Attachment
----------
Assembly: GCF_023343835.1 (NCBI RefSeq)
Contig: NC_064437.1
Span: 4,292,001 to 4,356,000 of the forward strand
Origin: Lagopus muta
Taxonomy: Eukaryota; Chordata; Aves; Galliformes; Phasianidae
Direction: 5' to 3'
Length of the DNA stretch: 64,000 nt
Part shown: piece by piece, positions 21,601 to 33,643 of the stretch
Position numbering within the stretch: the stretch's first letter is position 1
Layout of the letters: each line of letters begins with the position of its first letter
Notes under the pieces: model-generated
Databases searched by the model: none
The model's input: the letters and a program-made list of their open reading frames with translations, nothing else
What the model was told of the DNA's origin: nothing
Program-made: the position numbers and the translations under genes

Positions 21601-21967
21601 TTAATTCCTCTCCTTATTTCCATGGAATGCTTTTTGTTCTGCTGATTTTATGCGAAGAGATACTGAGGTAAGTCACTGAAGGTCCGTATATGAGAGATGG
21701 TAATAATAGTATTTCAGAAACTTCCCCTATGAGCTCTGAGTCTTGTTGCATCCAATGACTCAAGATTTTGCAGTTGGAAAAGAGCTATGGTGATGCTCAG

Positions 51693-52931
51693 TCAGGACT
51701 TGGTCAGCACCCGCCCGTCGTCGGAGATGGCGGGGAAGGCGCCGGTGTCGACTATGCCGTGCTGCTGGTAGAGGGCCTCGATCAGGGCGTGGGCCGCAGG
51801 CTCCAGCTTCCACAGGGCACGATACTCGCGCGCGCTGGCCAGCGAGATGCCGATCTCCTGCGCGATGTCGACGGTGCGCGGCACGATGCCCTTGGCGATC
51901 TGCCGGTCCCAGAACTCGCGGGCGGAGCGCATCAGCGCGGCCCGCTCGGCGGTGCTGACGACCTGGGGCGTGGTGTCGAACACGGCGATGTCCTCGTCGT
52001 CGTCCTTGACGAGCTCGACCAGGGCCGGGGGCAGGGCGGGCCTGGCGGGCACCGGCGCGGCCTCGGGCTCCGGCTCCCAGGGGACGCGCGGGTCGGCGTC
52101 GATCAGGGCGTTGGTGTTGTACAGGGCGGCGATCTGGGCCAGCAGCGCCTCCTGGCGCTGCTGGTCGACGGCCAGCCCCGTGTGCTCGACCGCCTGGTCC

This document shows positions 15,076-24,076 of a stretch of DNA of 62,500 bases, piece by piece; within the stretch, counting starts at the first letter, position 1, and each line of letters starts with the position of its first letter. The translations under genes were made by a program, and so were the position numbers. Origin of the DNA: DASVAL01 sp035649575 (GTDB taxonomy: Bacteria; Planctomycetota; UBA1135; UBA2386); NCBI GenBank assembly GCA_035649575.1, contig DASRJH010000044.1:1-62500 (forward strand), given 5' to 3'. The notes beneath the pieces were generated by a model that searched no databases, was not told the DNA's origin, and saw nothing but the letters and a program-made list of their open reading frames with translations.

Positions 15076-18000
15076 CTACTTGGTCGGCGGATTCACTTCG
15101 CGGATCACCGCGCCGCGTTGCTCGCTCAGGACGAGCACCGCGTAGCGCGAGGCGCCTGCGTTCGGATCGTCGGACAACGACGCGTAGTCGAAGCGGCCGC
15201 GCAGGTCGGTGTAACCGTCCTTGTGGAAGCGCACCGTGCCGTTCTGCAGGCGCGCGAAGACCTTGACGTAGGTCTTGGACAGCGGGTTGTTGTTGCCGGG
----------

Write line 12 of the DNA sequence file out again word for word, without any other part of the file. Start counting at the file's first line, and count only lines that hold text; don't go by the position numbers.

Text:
Databases searched by the model: none